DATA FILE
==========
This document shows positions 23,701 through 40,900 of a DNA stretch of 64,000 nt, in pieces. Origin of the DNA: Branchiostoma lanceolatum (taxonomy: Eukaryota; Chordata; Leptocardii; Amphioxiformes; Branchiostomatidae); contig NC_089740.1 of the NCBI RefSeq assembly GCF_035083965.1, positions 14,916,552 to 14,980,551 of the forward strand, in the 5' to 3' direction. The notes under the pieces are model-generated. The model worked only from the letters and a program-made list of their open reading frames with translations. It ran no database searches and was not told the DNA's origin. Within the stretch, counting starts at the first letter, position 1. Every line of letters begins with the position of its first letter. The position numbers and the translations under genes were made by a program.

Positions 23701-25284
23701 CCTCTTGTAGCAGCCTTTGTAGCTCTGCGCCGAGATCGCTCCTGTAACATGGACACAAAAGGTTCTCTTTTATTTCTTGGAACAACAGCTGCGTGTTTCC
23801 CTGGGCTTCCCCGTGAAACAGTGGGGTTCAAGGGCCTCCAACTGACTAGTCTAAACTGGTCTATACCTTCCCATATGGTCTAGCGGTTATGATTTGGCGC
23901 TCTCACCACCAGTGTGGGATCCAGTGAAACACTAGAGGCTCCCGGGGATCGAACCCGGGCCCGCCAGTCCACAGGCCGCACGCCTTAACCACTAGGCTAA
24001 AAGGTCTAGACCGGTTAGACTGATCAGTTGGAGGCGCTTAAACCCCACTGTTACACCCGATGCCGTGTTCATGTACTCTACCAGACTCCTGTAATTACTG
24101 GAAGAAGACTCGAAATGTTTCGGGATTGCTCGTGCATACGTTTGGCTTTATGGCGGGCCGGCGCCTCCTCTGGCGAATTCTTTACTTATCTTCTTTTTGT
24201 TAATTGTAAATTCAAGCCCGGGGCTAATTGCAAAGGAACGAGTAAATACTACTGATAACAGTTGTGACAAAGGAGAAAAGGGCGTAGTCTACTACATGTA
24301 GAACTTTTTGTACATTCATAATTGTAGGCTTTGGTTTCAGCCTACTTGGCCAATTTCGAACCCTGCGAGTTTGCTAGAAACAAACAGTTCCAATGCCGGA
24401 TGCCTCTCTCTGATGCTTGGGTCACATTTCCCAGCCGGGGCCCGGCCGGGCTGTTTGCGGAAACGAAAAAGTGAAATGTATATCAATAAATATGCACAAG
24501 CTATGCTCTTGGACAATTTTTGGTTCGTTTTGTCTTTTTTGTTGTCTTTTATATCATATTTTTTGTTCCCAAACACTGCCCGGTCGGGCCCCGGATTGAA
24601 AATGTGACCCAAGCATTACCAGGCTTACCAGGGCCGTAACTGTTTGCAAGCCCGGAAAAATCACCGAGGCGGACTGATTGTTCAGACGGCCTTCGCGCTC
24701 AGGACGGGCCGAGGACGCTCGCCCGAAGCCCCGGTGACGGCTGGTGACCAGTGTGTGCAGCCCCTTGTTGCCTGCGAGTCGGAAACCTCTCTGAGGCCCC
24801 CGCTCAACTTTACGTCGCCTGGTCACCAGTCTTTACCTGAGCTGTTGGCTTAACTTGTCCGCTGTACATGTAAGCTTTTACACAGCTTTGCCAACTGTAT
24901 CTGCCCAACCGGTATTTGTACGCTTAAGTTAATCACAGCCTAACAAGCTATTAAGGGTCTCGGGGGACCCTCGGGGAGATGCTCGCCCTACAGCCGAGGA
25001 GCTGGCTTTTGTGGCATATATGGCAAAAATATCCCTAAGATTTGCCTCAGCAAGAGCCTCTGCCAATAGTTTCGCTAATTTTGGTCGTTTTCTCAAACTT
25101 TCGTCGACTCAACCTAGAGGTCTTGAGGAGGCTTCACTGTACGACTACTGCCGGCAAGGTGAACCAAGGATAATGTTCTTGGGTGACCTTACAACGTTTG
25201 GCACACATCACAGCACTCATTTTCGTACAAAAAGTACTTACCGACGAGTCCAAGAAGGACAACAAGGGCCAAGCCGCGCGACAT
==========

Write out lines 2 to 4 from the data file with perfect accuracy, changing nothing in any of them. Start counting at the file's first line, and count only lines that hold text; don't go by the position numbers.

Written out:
Positions 23701-25284
23701 CCTCTTGTAGCAGCCTTTGTAGCTCTGCGCCGAGATCGCTCCTGTAACATGGACACAAAAGGTTCTCTTTTATTTCTTGGAACAACAGCTGCGTGTTTCC
23801 CTGGGCTTCCCCGTGAAACAGTGGGGTTCAAGGGCCTCCAACTGACTAGTCTAAACTGGTCTATACCTTCCCATATGGTCTAGCGGTTATGATTTGGCGC